According to Google, the definition of diet refers to “the kinds of food that a person, animal, or community habitually eats.” So, technically we are all on diets because we all consume some form of food or another. But, then Google lists this other definition of diet that states, “a special course of food to which one restricts oneself, either to lose weight or for medical reasons.” Minus the medical reasons shenanigans, this is the definition that seems to be universally accepted for when someone refers to a diet.
Now, when you type in diet into Google’s search engine the first four suggestions that pop up are diet pills, diet plans, diet coke, and diet foods. It is pretty scary to think that the most popular Google search with the word diet in the beginning is diet pills. 4,460,000 results pop up with millions of brands. Which one should I pick? Personally, I am a little stingy with my money being a college student and all, and I’m a little skeptical about whether or not these pills are actually going to work. But, what’s perfect is that on dietpilluniverse.com it lists 2016’s top 10 diet pills, and if you do not lose weight you are guaranteed your money back! It definitely sounds like a win win. The thing about these diet pills is that they actually curb your appetite so you actually eat less or sometimes not at all! No wonder they guarantee weight loss.
Diet plans I’m all for. You are what you eat.
Diet Coke on the other hand, I’m not a fan. I’m not surprised it’s the third suggestion on the search engine, but yikes. The most common misconception about low-fat, nonfat, “diet” products is that yes they are healthier for you. Sometimes it can be, but a majority of the time that is not the case. Yes the product has less fat than the original, but food is a science and low-fat, nonfat products are a marketing scheme for big corporate companies to avoid dealing with creating actual healthy products and banning their own. Let’s say a product has 4 grams of fat in it normally, then it’s partner comes along with no fat in it! But, here’s the catch. Now let’s say the original 4 grams of fat probably had 8-10 grams of sugar with it, but the product with no fat in it needs to re-balance itself to make sure it still tastes half decent. So, along with no fat the product will contain 34 grams of sugar. In fact, sugar actually turns into saturated fat and is actually worse for you than consuming the normal fat that is supposed to be in the product. Moral of the story, if you are going to be drinking soda, which you shouldn’t be, you should be choosing Coke over Diet Coke.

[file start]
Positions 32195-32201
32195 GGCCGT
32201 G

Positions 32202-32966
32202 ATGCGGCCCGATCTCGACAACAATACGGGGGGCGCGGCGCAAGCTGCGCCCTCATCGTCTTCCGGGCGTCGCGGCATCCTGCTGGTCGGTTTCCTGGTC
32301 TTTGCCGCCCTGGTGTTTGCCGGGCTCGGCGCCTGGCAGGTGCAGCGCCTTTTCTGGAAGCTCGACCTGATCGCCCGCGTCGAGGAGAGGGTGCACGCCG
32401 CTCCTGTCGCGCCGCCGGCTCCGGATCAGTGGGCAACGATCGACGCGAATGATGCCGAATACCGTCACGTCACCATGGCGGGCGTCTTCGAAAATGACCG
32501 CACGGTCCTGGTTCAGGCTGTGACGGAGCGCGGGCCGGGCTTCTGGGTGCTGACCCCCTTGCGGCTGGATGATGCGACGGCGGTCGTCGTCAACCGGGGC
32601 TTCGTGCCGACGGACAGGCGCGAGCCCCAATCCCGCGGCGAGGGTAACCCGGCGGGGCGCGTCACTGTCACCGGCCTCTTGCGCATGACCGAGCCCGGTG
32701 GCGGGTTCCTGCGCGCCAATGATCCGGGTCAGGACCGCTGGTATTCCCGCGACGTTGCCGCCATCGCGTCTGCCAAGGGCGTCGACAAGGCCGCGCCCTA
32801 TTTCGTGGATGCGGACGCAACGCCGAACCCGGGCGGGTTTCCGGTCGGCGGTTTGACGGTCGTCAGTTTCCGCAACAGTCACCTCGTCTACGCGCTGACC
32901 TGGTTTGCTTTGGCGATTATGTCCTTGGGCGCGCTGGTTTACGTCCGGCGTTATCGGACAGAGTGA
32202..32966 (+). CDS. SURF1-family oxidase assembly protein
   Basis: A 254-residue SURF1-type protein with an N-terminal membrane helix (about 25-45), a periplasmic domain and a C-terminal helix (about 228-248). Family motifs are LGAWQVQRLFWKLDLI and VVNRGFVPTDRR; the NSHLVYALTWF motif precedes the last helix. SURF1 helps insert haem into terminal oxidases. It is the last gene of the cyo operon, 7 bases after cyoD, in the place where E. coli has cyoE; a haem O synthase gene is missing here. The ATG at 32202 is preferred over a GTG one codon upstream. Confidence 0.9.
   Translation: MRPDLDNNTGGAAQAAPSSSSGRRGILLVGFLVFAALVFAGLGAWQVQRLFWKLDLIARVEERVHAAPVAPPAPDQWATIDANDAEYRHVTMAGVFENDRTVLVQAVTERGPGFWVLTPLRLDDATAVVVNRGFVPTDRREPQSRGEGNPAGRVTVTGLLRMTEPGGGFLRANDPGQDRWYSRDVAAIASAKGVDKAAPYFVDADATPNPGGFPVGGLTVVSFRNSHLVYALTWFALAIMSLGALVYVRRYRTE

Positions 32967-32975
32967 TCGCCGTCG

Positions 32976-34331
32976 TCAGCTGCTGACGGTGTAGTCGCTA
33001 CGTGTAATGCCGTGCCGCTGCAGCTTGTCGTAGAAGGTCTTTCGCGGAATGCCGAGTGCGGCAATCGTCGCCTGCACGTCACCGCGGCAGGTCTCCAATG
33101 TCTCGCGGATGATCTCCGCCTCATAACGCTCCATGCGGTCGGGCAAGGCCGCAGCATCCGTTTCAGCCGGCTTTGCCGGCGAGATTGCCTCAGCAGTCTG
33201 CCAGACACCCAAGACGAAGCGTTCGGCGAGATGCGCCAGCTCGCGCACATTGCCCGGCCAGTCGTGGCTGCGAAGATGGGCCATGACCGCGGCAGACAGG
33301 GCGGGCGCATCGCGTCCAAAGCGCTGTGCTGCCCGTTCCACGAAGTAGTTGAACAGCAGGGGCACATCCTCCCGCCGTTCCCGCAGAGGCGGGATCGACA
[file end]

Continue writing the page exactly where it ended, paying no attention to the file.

And for diet foods, well, you get the jest (similar to the spiel above). I hate those weight watcher pre-made frozen food boxes…hint look at the sodium content.